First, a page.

Those who work in the health sector during the Covid-19 pandemic are at particular risk of contracting the virus. A study now shows that lack of sleep and stress also play a role: Health workers who report frequent sleep problems have an 88 percent increased risk of developing Sars-CoV-2. Higher work stress is also associated with a higher risk of Covid-19 infection and a longer and more dangerous course. In contrast, every extra hour of sleep at night reduced the risk by 12%.
The Covid-19 pandemic poses special challenges for many people, including health workers: Many doctors and nurses are in daily contact with infected patients, and they have to cope with the increasing workload, while at the same time paying special attention to personal hygiene and their protection. Previous studies have already shown that health workers who participate in caring for Covid-19 patients are at a high risk of contracting the disease themselves. The biggest risk factor is frequent exposure to the virus.
Health workers from six countries were interviewed
A team led by Hyungo Kim from Johns Hopkins University in Baltimore has now shown that poor sleep and workload are also linked to the risk of developing Covid 19 disease. From July to September 2020, researchers surveyed 2,844 doctors and nurses from Germany, France, Italy, Spain, Great Britain and the USA on the conditions. Work, sleep habits and health status. All respondents have been in regular contact with Covid 19 patients at this time. 568 of them reported COVID-19.
Participants with their Covid-19 disease reported fewer hours of sleep at night, slightly more naps during the day and one or more sleep problems. They also often said that they felt overwhelmed by work at least once a month, ”summed up the researchers. In order to get more than a quick snapshot, questions about sleep duration and problems as well as feeling fatigue from work were not related to daily life during the pandemic, however. On average, the previous year, respondents said they slept six to seven hours a night.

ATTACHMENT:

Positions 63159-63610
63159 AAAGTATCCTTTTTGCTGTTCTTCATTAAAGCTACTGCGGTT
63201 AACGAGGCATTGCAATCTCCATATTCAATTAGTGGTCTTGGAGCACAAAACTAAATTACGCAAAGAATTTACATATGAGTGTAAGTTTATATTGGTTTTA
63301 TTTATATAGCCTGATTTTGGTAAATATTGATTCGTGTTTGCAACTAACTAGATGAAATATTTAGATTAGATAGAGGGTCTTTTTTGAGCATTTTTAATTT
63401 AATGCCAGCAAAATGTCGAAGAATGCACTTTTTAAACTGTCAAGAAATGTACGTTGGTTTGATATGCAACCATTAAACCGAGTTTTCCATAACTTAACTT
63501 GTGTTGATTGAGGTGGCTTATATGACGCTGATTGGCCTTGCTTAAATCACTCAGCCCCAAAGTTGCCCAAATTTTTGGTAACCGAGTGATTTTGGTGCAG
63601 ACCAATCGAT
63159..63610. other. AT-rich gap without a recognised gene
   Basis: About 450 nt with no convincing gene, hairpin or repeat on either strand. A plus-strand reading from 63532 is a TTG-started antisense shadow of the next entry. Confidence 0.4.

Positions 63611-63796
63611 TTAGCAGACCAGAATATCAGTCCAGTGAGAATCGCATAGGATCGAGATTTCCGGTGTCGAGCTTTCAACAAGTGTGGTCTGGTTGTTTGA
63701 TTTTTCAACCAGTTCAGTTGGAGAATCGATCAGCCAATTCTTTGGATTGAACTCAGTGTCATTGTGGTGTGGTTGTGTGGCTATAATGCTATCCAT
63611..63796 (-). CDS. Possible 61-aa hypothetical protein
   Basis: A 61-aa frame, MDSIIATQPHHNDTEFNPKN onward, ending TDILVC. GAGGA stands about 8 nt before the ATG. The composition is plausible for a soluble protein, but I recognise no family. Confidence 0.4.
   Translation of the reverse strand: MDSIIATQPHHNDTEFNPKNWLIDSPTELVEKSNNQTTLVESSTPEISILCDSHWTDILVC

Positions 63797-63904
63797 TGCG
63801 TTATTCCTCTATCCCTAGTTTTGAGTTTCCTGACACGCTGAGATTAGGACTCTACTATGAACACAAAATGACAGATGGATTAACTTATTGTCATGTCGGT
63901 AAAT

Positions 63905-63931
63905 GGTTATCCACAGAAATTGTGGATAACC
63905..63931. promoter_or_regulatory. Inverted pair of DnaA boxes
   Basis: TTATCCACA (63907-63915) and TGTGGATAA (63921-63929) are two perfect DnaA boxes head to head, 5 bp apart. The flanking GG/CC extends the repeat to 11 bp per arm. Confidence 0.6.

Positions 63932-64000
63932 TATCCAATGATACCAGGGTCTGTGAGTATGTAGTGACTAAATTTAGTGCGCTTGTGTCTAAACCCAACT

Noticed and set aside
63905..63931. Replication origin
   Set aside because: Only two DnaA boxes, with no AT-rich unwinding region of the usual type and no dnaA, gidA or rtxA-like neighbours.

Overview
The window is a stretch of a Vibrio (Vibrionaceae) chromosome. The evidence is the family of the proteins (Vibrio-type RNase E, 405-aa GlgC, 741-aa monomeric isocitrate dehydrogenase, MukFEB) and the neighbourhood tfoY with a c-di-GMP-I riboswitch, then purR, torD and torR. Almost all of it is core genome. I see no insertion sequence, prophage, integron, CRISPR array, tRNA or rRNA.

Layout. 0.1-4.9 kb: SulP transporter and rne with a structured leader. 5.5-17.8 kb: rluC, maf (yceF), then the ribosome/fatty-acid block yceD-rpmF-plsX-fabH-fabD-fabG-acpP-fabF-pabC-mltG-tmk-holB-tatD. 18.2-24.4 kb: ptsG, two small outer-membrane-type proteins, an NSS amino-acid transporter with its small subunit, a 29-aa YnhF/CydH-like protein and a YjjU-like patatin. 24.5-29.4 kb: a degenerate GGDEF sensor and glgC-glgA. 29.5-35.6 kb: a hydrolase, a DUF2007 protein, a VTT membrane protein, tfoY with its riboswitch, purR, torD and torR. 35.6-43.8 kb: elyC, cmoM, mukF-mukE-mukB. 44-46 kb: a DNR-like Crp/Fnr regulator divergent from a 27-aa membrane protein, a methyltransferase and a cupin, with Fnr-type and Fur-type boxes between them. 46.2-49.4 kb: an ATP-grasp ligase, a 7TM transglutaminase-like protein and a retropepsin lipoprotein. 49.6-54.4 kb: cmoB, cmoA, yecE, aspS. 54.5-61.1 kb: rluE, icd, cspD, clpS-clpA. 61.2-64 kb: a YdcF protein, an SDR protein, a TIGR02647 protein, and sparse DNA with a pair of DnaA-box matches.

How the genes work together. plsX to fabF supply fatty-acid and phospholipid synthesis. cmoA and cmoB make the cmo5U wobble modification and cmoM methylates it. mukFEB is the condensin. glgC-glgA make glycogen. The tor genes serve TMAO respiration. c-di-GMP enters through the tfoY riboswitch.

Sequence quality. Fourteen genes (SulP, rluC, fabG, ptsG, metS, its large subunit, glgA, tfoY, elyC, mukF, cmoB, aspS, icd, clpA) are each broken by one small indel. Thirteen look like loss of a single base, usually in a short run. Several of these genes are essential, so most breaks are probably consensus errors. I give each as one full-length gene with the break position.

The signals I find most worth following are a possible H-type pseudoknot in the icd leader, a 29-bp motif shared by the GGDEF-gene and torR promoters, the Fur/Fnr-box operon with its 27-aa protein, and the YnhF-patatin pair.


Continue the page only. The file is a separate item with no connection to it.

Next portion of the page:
Night sleep for health
If the researchers calculated the demographic data, the burden of exposure and other influencing factors, they found that every additional hour of sleep at night was associated with a 12% reduced risk of developing the disease. On the other hand, those who said they regularly had problems falling asleep, staying asleep and often taking sleeping pills had an 88 percent higher risk compared to people without sleep problems.
The effect of daytime naps was ambiguous: In France and the United States, health workers who slept regularly during the day were more likely to contract Covid-19. On the other hand, the trend in Spain was the opposite. “When it comes to day naps, there may be cultural differences,” the researchers say. “In some countries it can be a sign of stress and lack of sleep, while in others it is a tradition – like napping in Spain.”
Well-being is important to the immune system
Stress at work was also associated with a higher likelihood of disease and more severe and longer cycles. Compared to those who did not report any feelings related to fatigue, those who experienced this on a daily basis were more than twice as likely to contract Covid-19. These respondents also said that their injury was associated with more severe symptoms and that they required a longer recovery period about three times as often. These results apply regardless of how severely infected with Covid-19 is. It should be noted, however, that the survey only recorded the self-evaluation of those affected, and thus their memories could be distorted.
The researchers wrote: “Previous studies indicated that fatigue can cause disease, directly or indirectly, as occupational stress affects the immune system and alters cortisol levels.” Lack of sleep has been previously shown to be a risk factor for infectious diseases such as influenza and the common cold. The exact mechanism is unclear, however. “One hypothesis is that lack of sleep and sleep disturbances can negatively affect the immune system by increasing the inflammatory-promoting cytokines and histamines,” Kim and colleagues explain. So the new findings could also be relevant for people in other life situations and professions. They assert that chronic stress can weaken the immune system – and this is also evident with Covid-19.
Quelle: Hyunju Kim (John Hopkins University, Baltimore, USA) et al., BMJ Nutrition Prevention & Health, Doi: 10.1136 / bmjnph-2021-000228
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